As a rich tradition since 1956, about one-third of Abilene Christian University’s student body participates in Sing Song each year, during which a top men’s social club, women’s social club and mixed-voices group are crowned for having the best song medley. Over the next few days, we’ll look at highlights from six decades of this popular event.
Most people call him Bob.
In formal settings, he’s Dr. Robert D. Hunter (’52), but for most folks associated with ACU, he’s simply and affectionately known as Bob. For a very specific group, though, he’s something more: He’s known as the founder and creator of one of ACU’s most colorful traditions. He’s the father of Sing Song.
“He’s a visionary,” said Nick Tatum (’13), four-time class Sing Song director, who as a student never knew Bob, although he refers to him as Dr. Hunter. But Tatum knows well what he created.
As an ACU student in the early 1950s, Bob wanted to do two things: start an all-school sing song and a large scale Homecoming musical. “But we never got approval,” he said. “(The administration) was leery of a Broadway show, and they were leery of what students would do if we opened a sing song!”
After graduation and service in the U.S. Navy, ACU president Dr. Don H. Morris (’24) asked Bob to coordinate an alumni event in Washington, D.C., and he did – with gusto. Bob did such a great job that Morris told him he had to come work at ACU as a special events director.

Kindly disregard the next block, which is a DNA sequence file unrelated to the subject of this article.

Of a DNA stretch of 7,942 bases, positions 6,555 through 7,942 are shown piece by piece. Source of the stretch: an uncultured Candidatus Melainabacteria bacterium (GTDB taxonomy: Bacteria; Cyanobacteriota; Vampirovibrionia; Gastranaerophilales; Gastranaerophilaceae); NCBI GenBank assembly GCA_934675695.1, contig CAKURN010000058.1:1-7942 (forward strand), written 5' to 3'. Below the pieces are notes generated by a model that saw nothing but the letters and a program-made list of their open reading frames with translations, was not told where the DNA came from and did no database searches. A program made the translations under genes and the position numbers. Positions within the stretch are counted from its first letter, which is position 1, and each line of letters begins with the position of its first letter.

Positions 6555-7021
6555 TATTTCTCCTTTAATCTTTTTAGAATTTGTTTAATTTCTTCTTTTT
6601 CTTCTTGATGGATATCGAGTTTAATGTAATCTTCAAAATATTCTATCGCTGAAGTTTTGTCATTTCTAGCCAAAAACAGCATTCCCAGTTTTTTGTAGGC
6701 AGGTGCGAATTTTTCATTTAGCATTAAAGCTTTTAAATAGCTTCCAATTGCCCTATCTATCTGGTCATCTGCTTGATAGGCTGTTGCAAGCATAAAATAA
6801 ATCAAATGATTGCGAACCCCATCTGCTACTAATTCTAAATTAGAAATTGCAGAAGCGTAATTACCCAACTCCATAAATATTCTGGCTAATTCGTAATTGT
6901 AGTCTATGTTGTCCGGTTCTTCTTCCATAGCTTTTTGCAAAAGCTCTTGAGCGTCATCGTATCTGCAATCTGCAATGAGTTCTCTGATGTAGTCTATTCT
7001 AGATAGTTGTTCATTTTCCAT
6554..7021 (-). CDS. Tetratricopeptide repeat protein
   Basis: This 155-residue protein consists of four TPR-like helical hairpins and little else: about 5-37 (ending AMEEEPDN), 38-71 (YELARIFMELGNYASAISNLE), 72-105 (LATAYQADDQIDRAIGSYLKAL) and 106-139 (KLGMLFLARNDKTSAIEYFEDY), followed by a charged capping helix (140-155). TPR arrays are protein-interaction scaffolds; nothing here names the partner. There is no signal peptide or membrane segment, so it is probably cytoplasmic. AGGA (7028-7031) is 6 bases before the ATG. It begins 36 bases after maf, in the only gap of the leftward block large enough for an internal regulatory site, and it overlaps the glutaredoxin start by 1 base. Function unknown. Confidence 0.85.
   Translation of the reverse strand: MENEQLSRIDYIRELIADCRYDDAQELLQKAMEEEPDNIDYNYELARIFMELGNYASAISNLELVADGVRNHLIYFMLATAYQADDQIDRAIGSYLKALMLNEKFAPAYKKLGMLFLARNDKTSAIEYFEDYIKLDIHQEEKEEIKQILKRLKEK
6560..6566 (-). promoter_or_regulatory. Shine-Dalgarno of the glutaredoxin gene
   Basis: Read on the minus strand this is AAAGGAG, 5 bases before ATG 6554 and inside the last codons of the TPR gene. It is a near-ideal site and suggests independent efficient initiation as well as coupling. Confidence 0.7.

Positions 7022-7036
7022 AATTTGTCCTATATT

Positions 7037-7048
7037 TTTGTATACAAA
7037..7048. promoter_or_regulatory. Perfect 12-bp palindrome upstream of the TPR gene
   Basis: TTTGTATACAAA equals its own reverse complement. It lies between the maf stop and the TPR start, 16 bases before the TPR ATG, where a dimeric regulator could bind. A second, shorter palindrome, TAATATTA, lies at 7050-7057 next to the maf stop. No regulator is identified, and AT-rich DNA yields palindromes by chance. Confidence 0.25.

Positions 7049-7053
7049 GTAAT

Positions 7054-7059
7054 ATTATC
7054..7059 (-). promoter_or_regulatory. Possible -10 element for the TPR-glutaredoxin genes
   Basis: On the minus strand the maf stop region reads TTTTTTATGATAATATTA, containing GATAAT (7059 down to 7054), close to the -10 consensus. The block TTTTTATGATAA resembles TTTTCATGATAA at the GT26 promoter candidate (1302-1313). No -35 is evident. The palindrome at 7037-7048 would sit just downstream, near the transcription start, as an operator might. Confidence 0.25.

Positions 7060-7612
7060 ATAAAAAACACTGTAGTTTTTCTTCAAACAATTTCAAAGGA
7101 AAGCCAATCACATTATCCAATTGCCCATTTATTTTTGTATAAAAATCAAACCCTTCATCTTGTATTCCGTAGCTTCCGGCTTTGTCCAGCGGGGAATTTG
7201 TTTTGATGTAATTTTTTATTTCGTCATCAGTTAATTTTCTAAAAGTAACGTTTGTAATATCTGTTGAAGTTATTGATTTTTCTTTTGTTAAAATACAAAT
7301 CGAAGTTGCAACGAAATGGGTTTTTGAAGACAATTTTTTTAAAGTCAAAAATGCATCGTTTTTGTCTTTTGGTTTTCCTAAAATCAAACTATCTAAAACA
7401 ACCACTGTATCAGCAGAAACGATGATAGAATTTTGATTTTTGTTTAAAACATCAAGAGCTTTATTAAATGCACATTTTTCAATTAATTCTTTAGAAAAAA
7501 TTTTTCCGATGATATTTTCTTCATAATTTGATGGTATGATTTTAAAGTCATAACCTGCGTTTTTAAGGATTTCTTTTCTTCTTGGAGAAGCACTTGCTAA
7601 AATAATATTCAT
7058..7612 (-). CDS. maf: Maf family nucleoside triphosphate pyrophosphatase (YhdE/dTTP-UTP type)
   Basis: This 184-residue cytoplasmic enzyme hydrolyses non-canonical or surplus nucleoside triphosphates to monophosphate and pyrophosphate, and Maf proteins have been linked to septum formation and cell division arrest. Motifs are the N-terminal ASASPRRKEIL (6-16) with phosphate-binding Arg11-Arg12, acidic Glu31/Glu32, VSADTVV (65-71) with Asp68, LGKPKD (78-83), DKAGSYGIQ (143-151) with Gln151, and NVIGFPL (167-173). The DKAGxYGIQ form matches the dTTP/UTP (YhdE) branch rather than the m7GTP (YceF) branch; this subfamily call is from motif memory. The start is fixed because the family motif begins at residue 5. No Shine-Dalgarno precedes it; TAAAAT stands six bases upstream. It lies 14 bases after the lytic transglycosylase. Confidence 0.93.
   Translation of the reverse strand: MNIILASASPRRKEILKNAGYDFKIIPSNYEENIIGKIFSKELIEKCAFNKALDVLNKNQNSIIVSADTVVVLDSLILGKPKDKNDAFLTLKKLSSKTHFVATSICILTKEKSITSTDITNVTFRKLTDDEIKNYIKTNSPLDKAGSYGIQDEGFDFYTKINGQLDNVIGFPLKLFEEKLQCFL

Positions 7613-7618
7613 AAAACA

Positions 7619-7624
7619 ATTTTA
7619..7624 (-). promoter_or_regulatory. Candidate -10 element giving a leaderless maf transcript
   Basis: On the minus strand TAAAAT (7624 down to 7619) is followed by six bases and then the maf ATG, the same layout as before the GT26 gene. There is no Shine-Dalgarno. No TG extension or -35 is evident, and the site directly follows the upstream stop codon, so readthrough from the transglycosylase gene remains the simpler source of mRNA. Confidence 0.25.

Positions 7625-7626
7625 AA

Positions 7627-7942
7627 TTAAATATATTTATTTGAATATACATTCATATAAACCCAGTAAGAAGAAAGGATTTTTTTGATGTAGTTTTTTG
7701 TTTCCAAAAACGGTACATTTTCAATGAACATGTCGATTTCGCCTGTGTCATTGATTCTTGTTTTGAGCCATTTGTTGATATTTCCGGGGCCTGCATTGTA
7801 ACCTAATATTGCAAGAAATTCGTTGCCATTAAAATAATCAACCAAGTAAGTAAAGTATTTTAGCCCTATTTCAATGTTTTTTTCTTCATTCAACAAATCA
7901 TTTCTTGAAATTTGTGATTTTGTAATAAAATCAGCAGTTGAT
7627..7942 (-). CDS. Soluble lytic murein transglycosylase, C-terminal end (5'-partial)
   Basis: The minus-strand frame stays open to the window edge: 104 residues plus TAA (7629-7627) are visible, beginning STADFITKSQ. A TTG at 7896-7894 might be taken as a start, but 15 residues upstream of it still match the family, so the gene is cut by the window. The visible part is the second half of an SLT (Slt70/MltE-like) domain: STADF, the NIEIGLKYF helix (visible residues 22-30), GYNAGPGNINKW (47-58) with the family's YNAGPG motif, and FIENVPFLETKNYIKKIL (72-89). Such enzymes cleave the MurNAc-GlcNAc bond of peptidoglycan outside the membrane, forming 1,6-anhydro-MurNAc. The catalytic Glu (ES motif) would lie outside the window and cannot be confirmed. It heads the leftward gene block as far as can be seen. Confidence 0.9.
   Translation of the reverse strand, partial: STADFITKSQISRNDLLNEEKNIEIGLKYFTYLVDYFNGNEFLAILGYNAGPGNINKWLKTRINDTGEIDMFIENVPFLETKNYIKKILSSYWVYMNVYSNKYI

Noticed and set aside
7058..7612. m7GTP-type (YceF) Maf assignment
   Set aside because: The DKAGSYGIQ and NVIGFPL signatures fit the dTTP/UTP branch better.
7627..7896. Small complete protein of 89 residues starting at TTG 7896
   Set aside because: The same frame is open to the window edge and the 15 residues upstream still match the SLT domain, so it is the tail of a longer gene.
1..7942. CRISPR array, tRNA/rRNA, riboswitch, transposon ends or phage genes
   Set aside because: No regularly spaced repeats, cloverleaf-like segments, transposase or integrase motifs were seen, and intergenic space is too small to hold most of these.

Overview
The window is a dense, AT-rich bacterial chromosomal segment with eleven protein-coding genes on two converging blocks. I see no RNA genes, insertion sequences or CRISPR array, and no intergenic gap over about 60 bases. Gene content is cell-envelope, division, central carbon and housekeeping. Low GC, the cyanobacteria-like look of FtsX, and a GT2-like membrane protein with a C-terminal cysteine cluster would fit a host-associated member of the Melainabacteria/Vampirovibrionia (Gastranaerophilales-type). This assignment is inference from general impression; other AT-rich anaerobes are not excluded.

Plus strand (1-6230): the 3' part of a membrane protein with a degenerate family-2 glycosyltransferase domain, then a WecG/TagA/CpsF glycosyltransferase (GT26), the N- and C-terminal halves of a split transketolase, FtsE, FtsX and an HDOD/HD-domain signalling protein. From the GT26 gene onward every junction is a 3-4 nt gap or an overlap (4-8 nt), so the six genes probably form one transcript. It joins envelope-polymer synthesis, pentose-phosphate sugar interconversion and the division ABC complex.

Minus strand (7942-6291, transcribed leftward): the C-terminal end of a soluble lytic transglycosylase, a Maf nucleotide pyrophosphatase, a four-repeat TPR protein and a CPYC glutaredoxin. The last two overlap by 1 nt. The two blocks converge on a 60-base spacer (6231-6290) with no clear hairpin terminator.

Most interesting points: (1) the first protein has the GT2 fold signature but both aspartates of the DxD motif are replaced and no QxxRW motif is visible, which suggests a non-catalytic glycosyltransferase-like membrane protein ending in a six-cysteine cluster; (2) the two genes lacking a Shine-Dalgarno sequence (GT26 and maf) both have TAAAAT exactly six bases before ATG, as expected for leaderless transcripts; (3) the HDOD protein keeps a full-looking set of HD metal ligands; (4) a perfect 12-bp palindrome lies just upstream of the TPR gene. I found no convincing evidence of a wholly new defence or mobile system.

Bob’s plan was to return to California to be in business with family members, but Morris pulled out a carrot. “He convinced me by telling me if I came back, I could start a Sing Song AND a Homecoming Musical,” Bob recalled.
So Bob returned to ACU in Fall 1956, and by February 1957, ACU experienced its first Sing Song. To assure Morris that students wouldn’t get away with “anything they wanted” in the show, Bob asked former classmate Dr. William J. Teague (’52) who was then working as ACU’s assistant to the president, to serve as emcee for the show.
“We learned a lot that first year,” Bob said. “While Bill Teague did a great job as emcee, we realized right away it should be students in those roles.”
They also realized they needed categories for competition, he said. The men’s and women’s divisions appeared the second year, and the mixed-voice division was added the third year.
As the learning curve flattened, Sing Song was on its way to being one of the jewels in ACU’s crown of traditions.
The show began in Sewell Auditorium – sporting a hyphen in its name as Sing-Song – and continued there a few years, but space was an issue. In 1963, Sing Song moved to the Abilene High School auditorium to accommodate a larger crowd. That same year Bob relinquished the reins as show director to William Johnson (’53), then in 1964 Dr. Gary McCaleb (’64) took the mantle as show director.
“Bob Hunter was the catalyst,” Tatum said. “His dream of creating a competition has unified ACU students around the bonding power of music.” Tatum saw this first-hand as a class director who won all four years with no ties. In Sing Song lore, that’s been dubbed a clean sweep. It’s only happened three times in our history. The other two directors who accomplished that were Matt Moreland (’98) and Bob’s son, Les Hunter (’86).
Everybody knew of “the singing college” in the 1950s, Bob said, and he saw Sing Song as a great vehicle for people to experience that: “The fact that we’re the singing college, and our kids love to sing – that’s what’s kept us going!”
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